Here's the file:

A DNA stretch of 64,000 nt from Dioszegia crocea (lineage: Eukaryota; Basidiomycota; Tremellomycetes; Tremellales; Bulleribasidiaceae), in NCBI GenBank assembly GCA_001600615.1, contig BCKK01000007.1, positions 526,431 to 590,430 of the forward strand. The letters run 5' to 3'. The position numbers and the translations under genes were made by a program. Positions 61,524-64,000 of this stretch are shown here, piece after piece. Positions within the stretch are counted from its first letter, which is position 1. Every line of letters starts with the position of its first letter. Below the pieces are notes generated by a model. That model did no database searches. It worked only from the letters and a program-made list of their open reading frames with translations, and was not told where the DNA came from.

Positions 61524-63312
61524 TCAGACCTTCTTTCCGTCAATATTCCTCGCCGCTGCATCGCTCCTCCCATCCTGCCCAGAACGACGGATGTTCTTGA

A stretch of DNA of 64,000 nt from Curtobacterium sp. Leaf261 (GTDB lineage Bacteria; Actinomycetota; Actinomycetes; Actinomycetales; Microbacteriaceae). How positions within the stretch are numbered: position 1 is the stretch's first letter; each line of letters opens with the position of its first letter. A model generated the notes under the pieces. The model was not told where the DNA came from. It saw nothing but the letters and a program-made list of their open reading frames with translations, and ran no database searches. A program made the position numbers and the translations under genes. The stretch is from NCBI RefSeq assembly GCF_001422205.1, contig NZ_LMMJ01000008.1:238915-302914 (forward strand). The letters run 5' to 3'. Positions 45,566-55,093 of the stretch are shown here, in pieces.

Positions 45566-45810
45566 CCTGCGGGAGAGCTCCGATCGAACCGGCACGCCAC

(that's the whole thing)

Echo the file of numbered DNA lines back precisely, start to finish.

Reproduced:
A DNA stretch of 64,000 nt from Dioszegia crocea (lineage: Eukaryota; Basidiomycota; Tremellomycetes; Tremellales; Bulleribasidiaceae), in NCBI GenBank assembly GCA_001600615.1, contig BCKK01000007.1, positions 526,431 to 590,430 of the forward strand. The letters run 5' to 3'. The position numbers and the translations under genes were made by a program. Positions 61,524-64,000 of this stretch are shown here, piece after piece. Positions within the stretch are counted from its first letter, which is position 1. Every line of letters starts with the position of its first letter. Below the pieces are notes generated by a model. That model did no database searches. It worked only from the letters and a program-made list of their open reading frames with translations, and was not told where the DNA came from.

Positions 61524-63312
61524 TCAGACCTTCTTTCCGTCAATATTCCTCGCCGCTGCATCGCTCCTCCCATCCTGCCCAGAACGACGGATGTTCTTGA

A stretch of DNA of 64,000 nt from Curtobacterium sp. Leaf261 (GTDB lineage Bacteria; Actinomycetota; Actinomycetes; Actinomycetales; Microbacteriaceae). How positions within the stretch are numbered: position 1 is the stretch's first letter; each line of letters opens with the position of its first letter. A model generated the notes under the pieces. The model was not told where the DNA came from. It saw nothing but the letters and a program-made list of their open reading frames with translations, and ran no database searches. A program made the position numbers and the translations under genes. The stretch is from NCBI RefSeq assembly GCF_001422205.1, contig NZ_LMMJ01000008.1:238915-302914 (forward strand). The letters run 5' to 3'. Positions 45,566-55,093 of the stretch are shown here, in pieces.

Positions 45566-45810
45566 CCTGCGGGAGAGCTCCGATCGAACCGGCACGCCAC